Hi Kerry and welcome to HJ! We’re so excited to chat with you about your new release, Just Another Love Song!
Hi! Thanks so much for having me!
Please summarize the book for the readers here:
Sandy and Hank were high school sweethearts who swore they’d be together forever, but then he left their small town and she got left behind. Now it’s fifteen years later and he’s back, but a lot has changed. Sandy runs her own greenhouse and has become an important part of their hometown, while Hank has a successful country music career and a child. When the two of them end up working together on their town’s street fair, Sandy starts to wonder if the two of them might have another chance.
Please share your favorite line(s) or quote from this book:
It’s Hank Tillman on a ladder leaning up against the roof. A very shirtless and sweaty Hank Tillman.
He’s absorbed in whatever he’s doing, so he doesn’t notice me here on the sidewalk, blatantly ogling him in a way that should make me embarrassed. But I’m so shocked by the sight of his naked upper half that embarrassment doesn’t even register. Shame? I don’t know her. All I know is that Hank’s build has changed significantly since the last time I saw him shirtless roughly fifteen years ago. His shoulders are broader, his arms thicker—and not in the off-putting way of an actor in a blockbuster movie who has to eat thirty-seven chicken breasts a day and drink protein shakes to achieve a physique worthy of a superhero suit. Hank looks like someone who’s earned his muscles through years of working.
I’m mentally composing a soliloquy inspired by the way his back is shimmering in the sun when he turns to look at me.
“Hey, Macintosh. Take a picture. It’ll last longer.”
I shake my head quickly. The embarrassment I didn’t feel earlier rushes in. “I’m sorry. I was startled by someone half naked on the roof.”
He manages to look like he’s making fun of me even though he’s frowning. “You’re making me feel like a piece of meat, you know? I simply removed my shirt because it’s too damn hot, not because I wanted the women of this town to objectify me.”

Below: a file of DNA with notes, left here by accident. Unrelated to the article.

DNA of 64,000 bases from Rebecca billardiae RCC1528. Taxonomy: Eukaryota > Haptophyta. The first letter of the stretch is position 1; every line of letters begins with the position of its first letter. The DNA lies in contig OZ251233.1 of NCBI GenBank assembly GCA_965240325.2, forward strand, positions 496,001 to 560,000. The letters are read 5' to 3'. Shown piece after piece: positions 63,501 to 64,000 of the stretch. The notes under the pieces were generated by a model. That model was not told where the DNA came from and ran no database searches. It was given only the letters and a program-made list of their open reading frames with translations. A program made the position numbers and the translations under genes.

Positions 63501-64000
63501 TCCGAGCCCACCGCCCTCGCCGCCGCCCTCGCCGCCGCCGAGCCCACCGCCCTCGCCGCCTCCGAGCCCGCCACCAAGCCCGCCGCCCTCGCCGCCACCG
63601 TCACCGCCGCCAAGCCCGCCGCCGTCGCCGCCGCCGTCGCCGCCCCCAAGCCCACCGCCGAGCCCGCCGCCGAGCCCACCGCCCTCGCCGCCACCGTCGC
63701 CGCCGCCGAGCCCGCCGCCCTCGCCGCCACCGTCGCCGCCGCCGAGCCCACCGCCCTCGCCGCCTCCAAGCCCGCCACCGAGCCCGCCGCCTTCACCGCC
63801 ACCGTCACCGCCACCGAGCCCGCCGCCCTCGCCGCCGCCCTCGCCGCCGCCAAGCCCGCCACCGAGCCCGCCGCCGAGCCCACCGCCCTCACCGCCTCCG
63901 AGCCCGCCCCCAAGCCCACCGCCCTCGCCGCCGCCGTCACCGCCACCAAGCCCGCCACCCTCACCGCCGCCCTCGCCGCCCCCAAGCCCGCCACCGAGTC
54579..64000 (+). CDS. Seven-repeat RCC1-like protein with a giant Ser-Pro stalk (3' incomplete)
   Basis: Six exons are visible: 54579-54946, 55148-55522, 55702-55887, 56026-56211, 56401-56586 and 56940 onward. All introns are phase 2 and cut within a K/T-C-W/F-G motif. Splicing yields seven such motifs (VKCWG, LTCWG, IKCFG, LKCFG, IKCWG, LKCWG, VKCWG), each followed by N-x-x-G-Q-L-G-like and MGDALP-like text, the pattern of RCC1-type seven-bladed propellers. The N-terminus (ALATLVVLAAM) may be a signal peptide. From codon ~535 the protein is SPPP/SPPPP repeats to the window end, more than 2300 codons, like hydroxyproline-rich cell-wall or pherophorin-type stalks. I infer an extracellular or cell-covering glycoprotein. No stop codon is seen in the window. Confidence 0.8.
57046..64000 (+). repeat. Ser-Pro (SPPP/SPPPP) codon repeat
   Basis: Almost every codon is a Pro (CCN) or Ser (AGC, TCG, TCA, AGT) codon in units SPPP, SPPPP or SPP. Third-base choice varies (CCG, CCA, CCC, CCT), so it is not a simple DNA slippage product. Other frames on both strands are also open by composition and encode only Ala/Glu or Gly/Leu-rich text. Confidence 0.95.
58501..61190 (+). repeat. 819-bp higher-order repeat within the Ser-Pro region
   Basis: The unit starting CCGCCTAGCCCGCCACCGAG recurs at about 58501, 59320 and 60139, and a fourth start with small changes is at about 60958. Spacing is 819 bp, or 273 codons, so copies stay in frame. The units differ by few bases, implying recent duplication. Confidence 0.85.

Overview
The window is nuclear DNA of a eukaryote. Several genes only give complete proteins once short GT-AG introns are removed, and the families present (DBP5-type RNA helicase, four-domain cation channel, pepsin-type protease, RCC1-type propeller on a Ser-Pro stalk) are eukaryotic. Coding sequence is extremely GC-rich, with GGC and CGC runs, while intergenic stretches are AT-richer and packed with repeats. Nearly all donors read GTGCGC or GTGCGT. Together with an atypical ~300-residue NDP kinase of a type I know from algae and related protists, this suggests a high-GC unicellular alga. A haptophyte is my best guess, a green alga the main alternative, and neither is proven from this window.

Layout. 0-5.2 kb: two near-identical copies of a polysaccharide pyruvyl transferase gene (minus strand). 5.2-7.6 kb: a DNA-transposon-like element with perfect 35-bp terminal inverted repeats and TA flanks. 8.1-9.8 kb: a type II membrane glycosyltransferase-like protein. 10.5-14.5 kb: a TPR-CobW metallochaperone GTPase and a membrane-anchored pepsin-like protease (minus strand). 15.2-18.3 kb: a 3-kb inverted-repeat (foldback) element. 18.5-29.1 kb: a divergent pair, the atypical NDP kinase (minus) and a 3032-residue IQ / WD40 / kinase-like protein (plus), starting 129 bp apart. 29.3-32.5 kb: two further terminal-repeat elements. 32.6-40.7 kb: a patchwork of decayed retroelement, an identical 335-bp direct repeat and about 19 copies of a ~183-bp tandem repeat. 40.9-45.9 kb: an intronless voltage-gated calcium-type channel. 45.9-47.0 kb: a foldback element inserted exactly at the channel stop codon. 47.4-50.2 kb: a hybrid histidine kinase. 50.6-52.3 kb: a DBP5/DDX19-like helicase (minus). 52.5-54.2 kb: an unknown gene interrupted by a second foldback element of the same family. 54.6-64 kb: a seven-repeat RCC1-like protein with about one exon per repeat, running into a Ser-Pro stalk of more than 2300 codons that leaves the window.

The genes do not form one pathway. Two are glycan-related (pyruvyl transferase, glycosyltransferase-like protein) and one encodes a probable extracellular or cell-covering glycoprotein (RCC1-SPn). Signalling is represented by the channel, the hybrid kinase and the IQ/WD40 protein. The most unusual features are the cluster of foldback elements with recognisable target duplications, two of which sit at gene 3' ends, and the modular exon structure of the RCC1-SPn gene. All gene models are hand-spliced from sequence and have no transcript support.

“I’m not objectifying you—” I start to protest but change my mind and take a different direction. After all, I was kind of objectifying him.
Please share a few Fun facts about this book…
- The town in the book, Baileyville, is based on my own small Ohio hometown! I’ve always wanted to write a small town book, and it was fun to use a lot of details from a place I know very well (while being able to change some things, too). The fair in the book is also inspired by the street fair we have in my hometown, although the real version isn’t quite as quirky.
- I grew up listening to 90’s country music, so it was super fun to include a lot of it in the book during climactic scenes. I can only hope that readers will think of this book whenever they hear She Thinks My Tractor’s Sexy.
What first attracts your Hero to the Heroine and vice versa?
When the two of them are just kids, Sandy sees Hank being kind to a boy who peed his pants in class, and she realizes that he’s the nicest boy in the school. Hank is attracted to Sandy because she’s a creative person like him–she paints, and he plays music. Both of them love their town but don’t totally feel like they fit in. They always feel at home when they’re together, though.
Did any scene have you blushing, crying or laughing while writing it? And Why?
There’s a scene where a squirrel gets into Sandy’s house while she’s watching her best friend’s kids and she calls Hank to help her get it out. It made me laugh because it was fun to write and also because it involved doing more research on squirrels than I expected!